For years, Tuesdays have been special for long-time friends Lois Hamilton and Arlene Varner, and they always involved at least one very important element — chocolate cobbler at the Little Dipper on Hamilton Street in downtown Dalton.
Varner would go to her women’s group at Dalton United Methodist Church, cut out just before lunch and go pick up Hamilton at the Royal Oaks retirement community. Then the two would head for lunch at the Little Dipper where they had a table waiting for them in the back.
“Tuesday was our day at the Little Dipper, and chocolate cobbler was the main course,” Varner said. “We would have our sandwich, our soup (or) whatever, but to us chocolate cobbler was the main course.”
This past Tuesday was bittersweet for the two as it marked the final hurrah for their weekly tradition. The family-owned restaurant known for its soups, sandwiches and desserts is closing its doors for the last time today.
Steve Powell, who owns and runs the restaurant along with in-laws Larry and Evelyn DeFoor as well as long-time employee Allison Forrester and other help, said another restaurant by another owner will take its place soon — he didn’t want to announce details — but for now, he’s taking some time off to re-evaluate what he wants to do while the DeFoors enjoy some retirement time.
The restaurant opened about 10 years ago. Asked about the decision to close, Powell said it was just time to move on. The Little Dipper has been his only restaurant, but he’s had several different kinds of jobs over the years, including owning a landscape company and working in warehousing and manufacturing.
“It’s not the end of the story,” Powell said. “It’s just a chapter, and God is continuing to write that for our lives.”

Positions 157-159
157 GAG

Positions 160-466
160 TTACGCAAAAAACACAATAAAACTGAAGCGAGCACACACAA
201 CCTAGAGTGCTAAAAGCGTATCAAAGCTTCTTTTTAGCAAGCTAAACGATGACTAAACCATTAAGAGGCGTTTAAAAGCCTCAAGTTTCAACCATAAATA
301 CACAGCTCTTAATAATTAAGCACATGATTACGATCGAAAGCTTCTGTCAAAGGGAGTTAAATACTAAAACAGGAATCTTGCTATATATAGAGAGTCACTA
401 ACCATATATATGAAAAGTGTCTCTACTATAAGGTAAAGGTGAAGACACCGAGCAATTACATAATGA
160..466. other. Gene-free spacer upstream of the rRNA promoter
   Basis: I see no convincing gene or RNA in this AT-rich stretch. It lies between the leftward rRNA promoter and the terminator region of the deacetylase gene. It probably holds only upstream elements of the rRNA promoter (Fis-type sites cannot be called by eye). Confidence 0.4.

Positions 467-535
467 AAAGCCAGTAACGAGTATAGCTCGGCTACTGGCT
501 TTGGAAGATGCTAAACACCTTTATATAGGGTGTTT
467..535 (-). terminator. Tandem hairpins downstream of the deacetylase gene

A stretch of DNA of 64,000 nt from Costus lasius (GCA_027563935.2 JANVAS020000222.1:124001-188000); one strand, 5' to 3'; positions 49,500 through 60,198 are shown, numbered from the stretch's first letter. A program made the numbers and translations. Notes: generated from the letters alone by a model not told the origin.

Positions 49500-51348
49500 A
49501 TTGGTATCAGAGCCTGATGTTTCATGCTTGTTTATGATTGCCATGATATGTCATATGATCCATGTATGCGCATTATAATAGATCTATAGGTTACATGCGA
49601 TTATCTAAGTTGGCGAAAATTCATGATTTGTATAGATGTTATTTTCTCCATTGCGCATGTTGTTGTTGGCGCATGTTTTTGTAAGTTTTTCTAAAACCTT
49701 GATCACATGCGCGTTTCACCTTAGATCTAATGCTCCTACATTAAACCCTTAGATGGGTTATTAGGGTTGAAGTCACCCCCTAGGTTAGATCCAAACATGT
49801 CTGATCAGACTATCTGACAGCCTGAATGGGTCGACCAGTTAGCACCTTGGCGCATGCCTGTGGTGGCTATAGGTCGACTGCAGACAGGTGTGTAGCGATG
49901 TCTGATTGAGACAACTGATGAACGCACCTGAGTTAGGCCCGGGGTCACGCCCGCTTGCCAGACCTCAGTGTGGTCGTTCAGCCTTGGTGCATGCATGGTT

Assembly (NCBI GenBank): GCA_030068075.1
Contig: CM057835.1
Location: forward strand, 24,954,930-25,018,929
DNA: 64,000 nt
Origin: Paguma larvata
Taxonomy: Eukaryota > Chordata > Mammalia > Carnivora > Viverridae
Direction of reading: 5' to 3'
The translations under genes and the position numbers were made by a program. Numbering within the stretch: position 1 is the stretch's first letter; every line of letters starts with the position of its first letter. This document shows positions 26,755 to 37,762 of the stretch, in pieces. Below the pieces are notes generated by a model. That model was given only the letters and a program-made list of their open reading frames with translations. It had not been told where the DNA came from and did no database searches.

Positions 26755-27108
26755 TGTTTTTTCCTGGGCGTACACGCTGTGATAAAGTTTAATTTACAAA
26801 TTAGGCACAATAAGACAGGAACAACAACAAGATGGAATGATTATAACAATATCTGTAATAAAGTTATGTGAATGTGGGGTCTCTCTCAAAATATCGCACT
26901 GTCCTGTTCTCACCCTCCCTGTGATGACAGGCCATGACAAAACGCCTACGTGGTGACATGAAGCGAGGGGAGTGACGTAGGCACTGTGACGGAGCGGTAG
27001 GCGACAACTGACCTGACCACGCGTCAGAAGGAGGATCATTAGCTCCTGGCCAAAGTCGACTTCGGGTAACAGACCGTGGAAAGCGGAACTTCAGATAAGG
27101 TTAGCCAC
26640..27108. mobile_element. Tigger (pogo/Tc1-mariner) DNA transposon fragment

The lunch crowd on Thursday, the day before the final closure, was busier than usual as some customers came to eat one last sandwich or have one more dessert.
There’s no special meaning behind the name “Little Dipper,” Powell said, but the restaurant did at one time serve ice cream by the scoop. Powell said the family tried to honor the fact the little cafe was in the historic district by hanging old newspaper fronts and pictures of older buildings for customers to view over lunch.
Customers talk about the friendly service, how employees went out of their way to show special attention to everyone, and how good the food has been.
“They made friendly service a priority,” said Diane Neuls, who has been eating at the Little Dipper for years. “Customers found it a place where they were warmly greeted and treated like family.”
Powell said he has many people to thank for their support over the years in addition to his customers. There are landlords Charles and Randall Merritt who he said have been “very supportive,” the Carpet Capital Rotary Club which frequented the restaurant for several years, Dalton and Whitfield County government officials who provided services, and the “church families” of Powell and the DeFoors at Fellowship Baptist Church in Rocky Face and Tunnel Hill Methodist Church.
Powell said he’s enjoyed his customers over the years, seeing the young ones try their first ice cream, watching the older ones celebrate birthdays, and interacting with everybody in between.
Hamilton said she’ll try the new restaurant when it opens, but she’ll miss the Little Dipper and its friendly employees.
“It was a place where we could sit and relax and visit and enjoy the food,” she said. “I like the people that own the place. I like the quality of the food, and it just got to be a regular habit.”